Security Advisor

Google Issues Warning on Rogue Chinese Digital TLS Certs

The company has warned that the bogus Internet certs could be used in man-in-the-middle attacks.

On Friday Google spotted unauthorized digital certificates for many of its domains that had been issued from Egypt. While Google did not see any misuse of the impersonated encryption certs, the company said the possibility was real for attackers to use them to intercept and monitor online traffic, according to a blog post on Monday.

According to the company, the bogus certificates, which are trusted by all major browsers and OSes, were issued by an Egypt-based intermediate cert authority named MCS Holdings, which operates under the China Internet Network Information Center (CNNIC) -- a trusted nonprofit security certificate verification organization. CNNIC is also responsible for all Internet issues and is an extension of the Ministry of Information Industry for the Chinese government.

When Google contacted CNNIC about the bad certs, the company said that MCS only issued certificates for domains registered by the Chinese Internet center. However, researchers at Google did not find this to be the case.

"However, rather than keep the private key in a suitable HSM, MCS installed it in a man-in-the-middle proxy," wrote Adam Langley, security engineer for Google. "These devices intercept secure connections by masquerading as the intended destination and are sometimes used by companies to intercept their employees' secure traffic for monitoring or legal reasons. The employees' computers normally have to be configured to trust a proxy for it to be able to do this. However, in this case, the presumed proxy was given the full authority of a public CA [certificate authority], which is a serious breach of the CA system."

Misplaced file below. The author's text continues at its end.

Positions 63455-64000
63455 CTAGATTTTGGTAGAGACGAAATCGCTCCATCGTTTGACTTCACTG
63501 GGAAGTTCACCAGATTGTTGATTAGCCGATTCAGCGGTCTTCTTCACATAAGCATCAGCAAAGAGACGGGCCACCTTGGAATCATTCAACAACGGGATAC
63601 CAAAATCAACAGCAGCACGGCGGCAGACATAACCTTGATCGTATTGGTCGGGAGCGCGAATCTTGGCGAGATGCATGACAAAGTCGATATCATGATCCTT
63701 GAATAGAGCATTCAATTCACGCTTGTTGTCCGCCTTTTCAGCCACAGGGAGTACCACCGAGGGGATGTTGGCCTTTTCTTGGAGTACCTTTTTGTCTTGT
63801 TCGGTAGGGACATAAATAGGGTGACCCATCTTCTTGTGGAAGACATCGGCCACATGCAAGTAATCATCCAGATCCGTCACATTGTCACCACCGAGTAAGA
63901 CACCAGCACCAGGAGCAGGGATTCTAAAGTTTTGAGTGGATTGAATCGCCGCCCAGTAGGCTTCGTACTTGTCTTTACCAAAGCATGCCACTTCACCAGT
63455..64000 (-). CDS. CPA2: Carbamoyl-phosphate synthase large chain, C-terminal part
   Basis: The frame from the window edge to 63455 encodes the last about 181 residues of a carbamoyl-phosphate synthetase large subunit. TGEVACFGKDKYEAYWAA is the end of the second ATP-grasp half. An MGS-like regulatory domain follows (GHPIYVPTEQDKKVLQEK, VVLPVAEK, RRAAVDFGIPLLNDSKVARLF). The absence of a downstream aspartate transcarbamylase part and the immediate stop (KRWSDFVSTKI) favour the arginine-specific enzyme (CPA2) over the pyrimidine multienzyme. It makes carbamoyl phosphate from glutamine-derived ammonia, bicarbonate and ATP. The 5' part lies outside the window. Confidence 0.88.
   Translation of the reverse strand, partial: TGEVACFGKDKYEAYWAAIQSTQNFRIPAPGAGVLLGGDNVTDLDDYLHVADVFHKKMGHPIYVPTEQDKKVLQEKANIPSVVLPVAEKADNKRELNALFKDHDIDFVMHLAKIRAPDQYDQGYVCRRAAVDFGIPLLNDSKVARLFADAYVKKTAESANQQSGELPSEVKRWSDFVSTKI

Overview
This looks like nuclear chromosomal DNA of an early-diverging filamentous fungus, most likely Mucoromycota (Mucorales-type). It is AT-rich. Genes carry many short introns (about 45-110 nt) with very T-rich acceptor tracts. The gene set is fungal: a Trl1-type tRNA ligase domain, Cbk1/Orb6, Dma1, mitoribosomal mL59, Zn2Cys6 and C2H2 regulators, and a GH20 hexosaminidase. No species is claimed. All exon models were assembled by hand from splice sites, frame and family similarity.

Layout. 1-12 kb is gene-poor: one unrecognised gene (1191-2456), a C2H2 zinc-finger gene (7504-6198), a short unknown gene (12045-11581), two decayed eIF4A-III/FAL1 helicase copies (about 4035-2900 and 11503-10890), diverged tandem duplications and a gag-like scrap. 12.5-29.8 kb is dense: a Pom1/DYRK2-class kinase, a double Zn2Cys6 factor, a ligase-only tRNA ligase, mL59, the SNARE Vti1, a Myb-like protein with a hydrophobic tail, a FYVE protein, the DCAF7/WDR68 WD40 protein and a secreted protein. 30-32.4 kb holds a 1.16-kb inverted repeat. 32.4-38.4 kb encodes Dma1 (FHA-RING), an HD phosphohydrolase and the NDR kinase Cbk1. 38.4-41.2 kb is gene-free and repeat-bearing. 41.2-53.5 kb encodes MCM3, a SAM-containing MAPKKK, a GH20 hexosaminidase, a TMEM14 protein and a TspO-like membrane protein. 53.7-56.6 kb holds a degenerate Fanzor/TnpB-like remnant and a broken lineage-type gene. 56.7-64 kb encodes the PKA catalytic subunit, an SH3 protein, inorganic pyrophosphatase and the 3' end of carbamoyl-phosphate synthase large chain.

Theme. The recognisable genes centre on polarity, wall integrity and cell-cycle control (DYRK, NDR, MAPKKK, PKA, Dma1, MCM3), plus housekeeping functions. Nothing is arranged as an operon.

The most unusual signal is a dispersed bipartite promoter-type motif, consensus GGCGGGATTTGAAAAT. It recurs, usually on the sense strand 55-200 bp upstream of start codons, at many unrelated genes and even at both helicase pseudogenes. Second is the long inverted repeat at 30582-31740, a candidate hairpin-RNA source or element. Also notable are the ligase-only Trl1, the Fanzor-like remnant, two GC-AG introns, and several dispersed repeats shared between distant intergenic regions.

Along with alerting other tech vendors, including Microsoft and Apple, to the potentially dangerous certs, Google said that its Chrome Web browser running on any other platform would have automatically rejected the certificates thanks to the browser's built-in public key pinning security feature.

Mozilla also issued a statement saying that the next version of its Firefox browser (Firefox 37) will automatically revoke the certs issued by CNNIC and may conduct a security audit to confirm that "the CA updated their procedures, and using name constraints to constrain the CA's hierarchy to certain domains."

Microsoft has yet to comment on any actions it may be planning to take to block the rogue certs in Internet Explorer or Windows. According to the company's modern.IE developer site, a similar public key pinning feature found in Chrome is currently being considered for future versions of Internet Explorer.

About the Author

Chris Paoli is the site producer for Redmondmag.com and MCPmag.com.

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